Thursday, 11 August 2016

Ragtime (1981)



Adapting E.L. Doctorow's 1975 best-selling and kaleidoscopic novel Ragtime, set in and around New York at the turn of the 20th century, must have been like catching smoke. 

Cannily, MiloŇ° Forman chose to sift through the original narrative and focus specifically on what is essentially just two strands - the real-life incident of the murder of  architect Standford White (played by no less an American icon than Norman Mailer) and what subsequently became known as 'the trial of the century', and the story of black pianist Coalhouse Walker, Jr and his desperate quest for justice after his new Model T Ford falls victim to the attentions of a racist clique of firemen -  allowing other stories and characters from the novel such as historical figures like Harry Houdini, JP Morgan, Henry Ford, Sigmund Freud and President Teddy Roosevelt, and fictional characters like struggling Eastern European artist Tateh and the wealthy unnamed New Rochelle family, to fall a little by the wayside or be relegated to mere window dressing.



Ragtime opens with millionaire industrialist Harry Kendall Thaw (Robert Joy), making a scene when Standford White's latest creation, a nude statue on the roof of Madison Square Garden, is unveiled. This is because the model for the statue was Thaw's wife Evelyn Nesbit (Elizabeth McGovern), a former chorus girl. Convinced White has corrupted Evelyn and humiliated his good name, Thaw attends the theatre one evening and publicly shoots White, killing him. The lawyers for Thaw's family convince Evelyn to suggest her husband was driven to insanity because White had previously drugged, assaulted and abused her. Promised a million dollars, she testifies as such ensuring her husband avoids the electronic chair and is sent to an asylum instead. However her in-laws, having learnt she's been courted by the youngest son of a wealthy upstate business family (Brad Dourif) since the trial began, refuse to pay her the full amount and offer her a small sum on the proviso she signs divorce papers. Desperate, she dumps 'Younger Brother' and falls back on her previous experience, setting her sights on the bright lights of showbusiness.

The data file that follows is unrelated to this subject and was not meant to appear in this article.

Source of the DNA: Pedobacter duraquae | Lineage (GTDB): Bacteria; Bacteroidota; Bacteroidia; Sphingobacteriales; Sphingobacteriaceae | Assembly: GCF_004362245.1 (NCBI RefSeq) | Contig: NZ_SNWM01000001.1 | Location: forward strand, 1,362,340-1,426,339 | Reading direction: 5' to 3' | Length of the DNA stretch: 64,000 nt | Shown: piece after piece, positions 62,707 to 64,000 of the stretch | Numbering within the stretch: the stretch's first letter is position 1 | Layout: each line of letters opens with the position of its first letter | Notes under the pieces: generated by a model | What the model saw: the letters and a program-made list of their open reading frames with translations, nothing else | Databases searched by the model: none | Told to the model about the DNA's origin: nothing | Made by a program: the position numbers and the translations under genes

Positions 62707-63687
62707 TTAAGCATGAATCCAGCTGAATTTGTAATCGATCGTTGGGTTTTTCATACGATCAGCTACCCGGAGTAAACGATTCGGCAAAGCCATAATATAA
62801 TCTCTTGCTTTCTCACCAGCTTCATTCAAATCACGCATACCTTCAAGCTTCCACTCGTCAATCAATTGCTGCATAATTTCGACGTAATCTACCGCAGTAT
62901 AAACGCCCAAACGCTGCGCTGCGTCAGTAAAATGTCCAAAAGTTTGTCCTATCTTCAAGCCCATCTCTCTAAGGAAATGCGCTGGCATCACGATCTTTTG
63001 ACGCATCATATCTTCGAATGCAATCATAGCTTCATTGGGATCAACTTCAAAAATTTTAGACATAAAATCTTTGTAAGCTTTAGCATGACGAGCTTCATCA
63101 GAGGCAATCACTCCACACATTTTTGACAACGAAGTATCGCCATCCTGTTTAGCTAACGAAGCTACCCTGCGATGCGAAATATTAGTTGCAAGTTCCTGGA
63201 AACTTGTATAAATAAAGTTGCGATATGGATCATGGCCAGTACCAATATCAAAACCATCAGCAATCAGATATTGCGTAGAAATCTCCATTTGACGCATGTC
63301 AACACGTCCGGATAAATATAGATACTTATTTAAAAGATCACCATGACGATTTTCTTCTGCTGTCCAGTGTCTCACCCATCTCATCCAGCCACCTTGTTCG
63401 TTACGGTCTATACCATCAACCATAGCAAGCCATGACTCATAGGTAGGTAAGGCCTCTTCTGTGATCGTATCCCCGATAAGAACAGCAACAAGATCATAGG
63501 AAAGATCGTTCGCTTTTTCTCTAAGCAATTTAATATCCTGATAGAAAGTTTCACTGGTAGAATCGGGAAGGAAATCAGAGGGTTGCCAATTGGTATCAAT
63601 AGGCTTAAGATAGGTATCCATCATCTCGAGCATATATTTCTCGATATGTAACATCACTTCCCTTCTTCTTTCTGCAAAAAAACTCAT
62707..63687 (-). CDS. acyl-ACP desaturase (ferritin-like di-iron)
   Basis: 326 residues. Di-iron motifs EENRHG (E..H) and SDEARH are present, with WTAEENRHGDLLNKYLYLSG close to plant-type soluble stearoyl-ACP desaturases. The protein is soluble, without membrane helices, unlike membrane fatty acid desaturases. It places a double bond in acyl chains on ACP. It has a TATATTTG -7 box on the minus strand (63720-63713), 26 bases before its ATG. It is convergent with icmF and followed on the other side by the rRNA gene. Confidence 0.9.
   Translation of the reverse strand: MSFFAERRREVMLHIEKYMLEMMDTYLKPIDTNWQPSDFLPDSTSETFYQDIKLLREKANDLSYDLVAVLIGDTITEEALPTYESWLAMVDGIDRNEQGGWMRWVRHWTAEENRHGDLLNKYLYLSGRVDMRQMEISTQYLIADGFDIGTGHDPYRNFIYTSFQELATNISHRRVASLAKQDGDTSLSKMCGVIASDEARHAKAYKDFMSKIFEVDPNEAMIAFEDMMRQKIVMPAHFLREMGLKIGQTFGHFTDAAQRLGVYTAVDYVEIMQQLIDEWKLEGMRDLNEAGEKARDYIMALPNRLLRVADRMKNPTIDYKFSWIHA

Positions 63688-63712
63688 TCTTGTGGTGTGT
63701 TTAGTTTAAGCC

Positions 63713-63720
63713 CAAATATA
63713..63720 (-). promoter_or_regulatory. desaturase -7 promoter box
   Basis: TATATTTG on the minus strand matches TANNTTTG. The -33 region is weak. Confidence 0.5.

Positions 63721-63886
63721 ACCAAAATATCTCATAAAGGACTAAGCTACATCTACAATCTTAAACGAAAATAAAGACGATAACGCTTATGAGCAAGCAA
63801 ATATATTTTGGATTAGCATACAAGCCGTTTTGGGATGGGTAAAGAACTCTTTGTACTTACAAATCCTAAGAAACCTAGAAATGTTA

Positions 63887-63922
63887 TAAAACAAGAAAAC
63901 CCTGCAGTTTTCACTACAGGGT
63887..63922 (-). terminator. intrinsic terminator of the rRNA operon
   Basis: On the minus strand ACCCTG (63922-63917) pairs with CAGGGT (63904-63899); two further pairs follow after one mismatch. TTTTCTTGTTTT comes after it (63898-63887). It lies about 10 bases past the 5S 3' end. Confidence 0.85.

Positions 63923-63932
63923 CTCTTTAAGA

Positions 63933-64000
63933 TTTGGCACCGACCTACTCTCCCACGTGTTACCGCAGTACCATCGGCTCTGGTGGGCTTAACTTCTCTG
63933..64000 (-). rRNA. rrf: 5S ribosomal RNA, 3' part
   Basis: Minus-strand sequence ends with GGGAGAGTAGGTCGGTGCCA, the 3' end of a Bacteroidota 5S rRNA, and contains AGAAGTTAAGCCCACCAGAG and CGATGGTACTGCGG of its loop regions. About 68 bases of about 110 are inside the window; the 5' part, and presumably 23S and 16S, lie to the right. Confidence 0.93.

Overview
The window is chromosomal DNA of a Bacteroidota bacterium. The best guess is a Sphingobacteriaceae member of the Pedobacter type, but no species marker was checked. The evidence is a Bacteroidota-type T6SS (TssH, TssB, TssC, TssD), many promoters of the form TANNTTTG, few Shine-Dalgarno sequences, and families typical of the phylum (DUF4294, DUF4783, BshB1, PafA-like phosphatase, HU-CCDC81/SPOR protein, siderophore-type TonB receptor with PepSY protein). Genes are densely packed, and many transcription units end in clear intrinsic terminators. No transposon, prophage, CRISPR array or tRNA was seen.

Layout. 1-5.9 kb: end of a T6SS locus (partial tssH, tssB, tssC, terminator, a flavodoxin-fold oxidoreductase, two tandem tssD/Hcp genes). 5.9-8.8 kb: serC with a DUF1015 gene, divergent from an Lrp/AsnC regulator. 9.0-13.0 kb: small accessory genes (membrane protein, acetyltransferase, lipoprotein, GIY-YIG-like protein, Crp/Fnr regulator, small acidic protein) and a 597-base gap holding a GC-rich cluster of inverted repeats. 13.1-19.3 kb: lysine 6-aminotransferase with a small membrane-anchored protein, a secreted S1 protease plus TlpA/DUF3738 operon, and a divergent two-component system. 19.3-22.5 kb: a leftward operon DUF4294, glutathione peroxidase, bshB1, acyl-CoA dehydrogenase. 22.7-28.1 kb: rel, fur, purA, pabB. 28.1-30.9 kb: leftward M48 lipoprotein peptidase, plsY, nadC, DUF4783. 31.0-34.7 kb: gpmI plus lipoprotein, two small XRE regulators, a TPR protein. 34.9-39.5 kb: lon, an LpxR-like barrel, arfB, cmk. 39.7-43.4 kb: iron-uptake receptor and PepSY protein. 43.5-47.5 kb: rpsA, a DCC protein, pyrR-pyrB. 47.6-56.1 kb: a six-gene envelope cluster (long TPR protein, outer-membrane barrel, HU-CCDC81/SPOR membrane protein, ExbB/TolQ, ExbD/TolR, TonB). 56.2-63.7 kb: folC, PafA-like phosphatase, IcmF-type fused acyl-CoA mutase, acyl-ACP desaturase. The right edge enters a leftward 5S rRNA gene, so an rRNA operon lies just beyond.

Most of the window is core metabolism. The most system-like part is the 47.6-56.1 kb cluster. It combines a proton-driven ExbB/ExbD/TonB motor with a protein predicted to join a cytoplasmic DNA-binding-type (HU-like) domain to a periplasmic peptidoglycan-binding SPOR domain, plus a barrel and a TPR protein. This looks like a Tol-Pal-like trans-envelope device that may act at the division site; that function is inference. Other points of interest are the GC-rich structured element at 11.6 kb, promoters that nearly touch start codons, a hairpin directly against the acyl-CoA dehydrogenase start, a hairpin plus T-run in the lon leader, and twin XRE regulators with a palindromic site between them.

'Younger Brother' is just one of the unnamed characters who feature as part of a springboard into subsequent storyline; which sees the arrival of a newborn black baby on the grounds of the vast house he lives in alongside his older older sibling aka 'Father' (James Olson) and his wife, 'Mother' (Mary Steenburgen)  The police track down the baby's mother in the neighbourhood and 'Mother' expresses a wish to take them both in, with the woman as their maid and the child seemingly as a surrogate babe of her own. It transpires that the child's father is Coalhouse Walker (Howard E Rollins Jr) who had been away earning money as a ragtime piano player. Finding the whereabouts of his woman and child, he comes calling on the family with the intention of making their new maid an honest woman now he has enough money behind him to support them properly. Everything's all set for the wedding, when an event takes place that changes everything. A local volunteer firehouse witness Walker driving his new Model T and, enraged that a black man would own such a vehicle, they set about sabotaging it by smearing his front seat with a pile of horse manure. Incensed Coalhouse demands a justice that simply isn't forthcoming to him by the city authorities. Like Thaw before him, he loses sight of what's important to him (his family) and takes to terrorism with a gang of similarly maligned and angry black men. They murder the firemen (bar their chief, the ringleader of the stunt against him) and barricade themselves in the J. Pierpont Morgan Library, whereupon they issue a set of demands to Police Commissioner Rhinelander Waldo (the great James Cagney, coming out of a twenty year retirement for this, his last picture) and his men; they want the car restored in its original condition, and the fire chief handed over to them for their own unique brand of justice.